THE AFTERMATH: OP-ED
Meet the instigators: The Twitter accounts of the RET forces network that incited violence and demanded Zuma’s release
In less than a month, 12 Twitter accounts became central to the instigation that caused mayhem and destruction as they spearheaded the call to release Jacob Zuma from prison.
The Centre for Analytics and Behavioural Change (CABC) is a non-profit organisation based at UCT’s Graduate School of Business. It was established to track and counter mis- and disinformation, fake news and divisive and polarising rhetoric that is promulgated online to undermine social cohesion, democratic integrity and the stability of nation-states.
Accounts belonging to the RET forces network have been discovered in the top 12 accounts responsible for inciting violence on social media during the recent unrest in South Africa — initiated by calls for former president Jacob Zuma to be released from prison.
The top 12 accounts — four of which belong to the RET forces network — repeatedly retweeted hashtags intended to incite an uprising and bring the economy to a standstill as protests escalated into a mass looting spree in Gauteng and KwaZulu-Natal.
Through a combination of desktop research and social media analytic tools, the Centre for Analytics and Behavioural Change (CABC), based at the University of Cape Town, identified a number of hashtags intended to cause unrest, through, among other strategies, calling for shutdowns across South Africa.
The hashtags generated a total of 1.29 million mentions since the beginning of July, with a volume of more than one million retweets.
The CABC also identified the top authors using these hashtags, refining the results through researching elements of misinformation and disinformation, incitement of violence, as well as alarmingly high tweet volumes.
The top 12 authors were found to have accounted for more than 13,000 mentions within the incitement of violence hashtags:
Tweet activity of the 12 accounts using the incitement of violence hashtags:
Among the most commonly used hashtags were those calling for Zuma’s release, and to shut down Gauteng and KwaZulu-Natal.
Top 10 hashtags used by the 12 accounts in July:
The use of these hashtags, and others similar to them, peaked on 12 July, when Zuma asked the Constitutional Court to rescind his sentence. This was also the same time that protests peaked in Gauteng, resulting in the looting of several shopping malls and extensive damage to property.
Incitement to violence hashtag mentions up to 23 July:
In May, the CABC released a report that identified 51 inauthentic accounts operating within another organised network to spread online disinformation in support of politicians facing corruption charges — including Zuma and ANC Secretary-General Ace Magashule.
That network organised itself under the banner of the Radical Economic Transformation policy, but the content it distributed had little to do with transforming the economy — and much to do with fighting the cause of those facing corruption charges outside the courts, instead of inside them.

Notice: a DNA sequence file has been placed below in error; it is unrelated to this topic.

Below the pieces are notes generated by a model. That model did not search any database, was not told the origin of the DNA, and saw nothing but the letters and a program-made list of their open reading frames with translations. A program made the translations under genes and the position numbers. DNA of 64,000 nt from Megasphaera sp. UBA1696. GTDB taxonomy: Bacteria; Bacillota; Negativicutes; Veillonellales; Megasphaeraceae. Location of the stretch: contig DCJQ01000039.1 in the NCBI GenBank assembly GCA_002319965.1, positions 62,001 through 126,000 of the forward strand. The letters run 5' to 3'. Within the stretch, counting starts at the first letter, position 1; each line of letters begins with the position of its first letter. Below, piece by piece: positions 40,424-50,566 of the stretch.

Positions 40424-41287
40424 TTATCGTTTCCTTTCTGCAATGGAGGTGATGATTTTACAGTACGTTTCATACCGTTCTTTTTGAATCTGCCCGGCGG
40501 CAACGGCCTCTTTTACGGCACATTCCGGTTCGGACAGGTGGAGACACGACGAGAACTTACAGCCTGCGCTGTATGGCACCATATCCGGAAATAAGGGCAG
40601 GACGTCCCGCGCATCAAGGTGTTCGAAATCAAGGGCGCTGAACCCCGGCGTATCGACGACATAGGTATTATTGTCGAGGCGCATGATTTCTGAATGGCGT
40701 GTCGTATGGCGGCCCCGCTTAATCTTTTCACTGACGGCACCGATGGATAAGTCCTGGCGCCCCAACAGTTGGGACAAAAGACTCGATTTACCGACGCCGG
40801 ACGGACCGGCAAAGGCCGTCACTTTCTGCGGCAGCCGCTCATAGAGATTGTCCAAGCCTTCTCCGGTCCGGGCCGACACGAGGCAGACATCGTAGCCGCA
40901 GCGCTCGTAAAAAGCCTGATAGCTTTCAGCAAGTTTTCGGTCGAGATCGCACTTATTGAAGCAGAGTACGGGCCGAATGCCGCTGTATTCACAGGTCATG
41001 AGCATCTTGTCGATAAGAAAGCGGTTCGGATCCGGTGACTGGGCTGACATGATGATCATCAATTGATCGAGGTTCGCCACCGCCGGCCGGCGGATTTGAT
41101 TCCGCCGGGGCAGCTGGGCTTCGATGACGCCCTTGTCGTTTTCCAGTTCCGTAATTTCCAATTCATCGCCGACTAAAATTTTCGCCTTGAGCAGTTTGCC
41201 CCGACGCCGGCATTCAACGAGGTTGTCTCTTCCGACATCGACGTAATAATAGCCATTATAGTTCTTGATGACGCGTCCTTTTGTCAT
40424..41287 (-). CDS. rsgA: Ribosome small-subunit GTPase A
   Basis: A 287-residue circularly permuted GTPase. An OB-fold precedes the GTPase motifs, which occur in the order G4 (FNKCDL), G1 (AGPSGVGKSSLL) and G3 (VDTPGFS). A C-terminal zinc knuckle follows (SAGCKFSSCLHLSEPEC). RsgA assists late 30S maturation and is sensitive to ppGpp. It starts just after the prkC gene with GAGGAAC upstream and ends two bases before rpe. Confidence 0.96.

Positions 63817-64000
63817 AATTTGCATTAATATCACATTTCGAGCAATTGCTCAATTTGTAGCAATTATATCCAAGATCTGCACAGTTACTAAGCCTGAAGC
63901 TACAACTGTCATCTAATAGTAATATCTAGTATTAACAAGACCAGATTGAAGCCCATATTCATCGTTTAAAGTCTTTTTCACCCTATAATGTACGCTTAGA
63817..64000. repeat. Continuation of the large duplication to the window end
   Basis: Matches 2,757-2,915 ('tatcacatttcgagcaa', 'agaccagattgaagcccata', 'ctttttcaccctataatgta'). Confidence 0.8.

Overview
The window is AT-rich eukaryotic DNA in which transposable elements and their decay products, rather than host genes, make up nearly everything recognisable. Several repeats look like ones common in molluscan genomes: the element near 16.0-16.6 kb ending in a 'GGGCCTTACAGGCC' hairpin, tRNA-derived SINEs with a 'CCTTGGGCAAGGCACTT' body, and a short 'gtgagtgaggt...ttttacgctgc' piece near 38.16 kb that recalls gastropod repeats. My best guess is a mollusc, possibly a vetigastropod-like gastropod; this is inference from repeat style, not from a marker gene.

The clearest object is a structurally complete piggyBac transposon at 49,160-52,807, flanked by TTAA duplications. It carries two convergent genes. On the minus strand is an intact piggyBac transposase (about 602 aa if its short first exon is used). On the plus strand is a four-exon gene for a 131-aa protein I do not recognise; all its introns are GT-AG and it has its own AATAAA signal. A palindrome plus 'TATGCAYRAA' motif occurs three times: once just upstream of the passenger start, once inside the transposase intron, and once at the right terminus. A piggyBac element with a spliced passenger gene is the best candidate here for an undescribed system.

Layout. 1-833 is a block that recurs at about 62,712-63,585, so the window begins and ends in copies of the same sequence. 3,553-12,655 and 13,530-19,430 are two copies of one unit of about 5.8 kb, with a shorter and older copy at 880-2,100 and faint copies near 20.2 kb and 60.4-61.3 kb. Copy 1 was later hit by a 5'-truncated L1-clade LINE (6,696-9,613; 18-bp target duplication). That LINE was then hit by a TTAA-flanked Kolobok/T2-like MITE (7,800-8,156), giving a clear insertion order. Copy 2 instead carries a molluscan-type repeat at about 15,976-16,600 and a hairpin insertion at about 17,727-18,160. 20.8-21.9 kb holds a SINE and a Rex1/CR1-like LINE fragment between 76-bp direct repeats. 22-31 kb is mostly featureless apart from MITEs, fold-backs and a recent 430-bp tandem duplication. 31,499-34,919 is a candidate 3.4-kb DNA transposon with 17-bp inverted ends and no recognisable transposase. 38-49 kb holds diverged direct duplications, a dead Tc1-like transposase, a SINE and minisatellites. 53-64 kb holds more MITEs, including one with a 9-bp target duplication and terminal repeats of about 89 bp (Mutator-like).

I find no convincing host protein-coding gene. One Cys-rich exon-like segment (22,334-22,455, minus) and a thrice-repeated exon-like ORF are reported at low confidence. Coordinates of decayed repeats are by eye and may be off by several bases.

The CABC identified clear links between the 12 top accounts engaging with violence-inciting hashtags and the “RET” network of 51 accounts.
RET network account mapping:
Four of the 12 accounts — @StheBiyela, @Botik61945648, @iamIQILI and @mytouchrecords — are part of the RET network which had been identified in this report.
@Tellunknown, an account that used hashtags connected with incitement to violence 1,577 times this month, was created in December last year and has only 352 followers.
This account was found to be engaging with the @_AfricanSoil account — previously identified as the content-generating account within the RET forces network.
@tellunknown most retweeted users:
Most of the content posted by the top 12 accounts within the incitement-to-violence conversation was not original content.
More than 90% of the 12 accounts’ tweets are retweets of other Twitter users who support Zuma.
Frequent interactions were also identified between accounts such as @07372145stix (in the top 12) and RET network accounts such as @Gentlements, @_AfricanSoil and @ComradeMDU.
More links were found between @Mason0070 (top 12 account) and @_AfricanSoil, @Bongikocy, and @Landnoli (identified under the RET forces network.
@Mason0070’s users most retweeted:
More than 80% of @TellUnknown’s recent 3,000 tweets are retweets — which pales in comparison to accounts such as @Botik61945648, an account with a daily median tweet volume of 353, where 100% of the latest 3,000 tweets are retweets.
On a broader scale, more than 90% of all content generated by the top 12 accounts this month were retweets from other users who support Zuma and criticise President Cyril Ramaphosa and the media.
With a daily median tweet volume of 826, @Azania_kal (the account with the second-highest mentions of the incitement to violence hashtags) tweets from 7am, to get traction for the day, and up to 7pm, to engage people after work. More than 90% of its recent 3,200 tweets are retweets.
Among the biggest hashtags used in the account’s recent 3,200 tweets were those relating to shutting down the country and releasing Zuma.
@Azani_kal hashtag cloud:
In less than a month, these 12 accounts became central to the instigation that caused mayhem and destruction, as they spearheaded the call to release Zuma from prison.
Their lack of original content, high tweet volume, their constant engagement with the RET forces network and the use of sophisticated tactics to produce and distribute content in a strategic manner suggests a high level of organisation and social media expertise.
As long-standing tensions in South Africa’s social fabric threaten to tear the nation apart, it is apparent that unseen hands are organising themselves behind the scenes and working together on social media to foment social discord. DM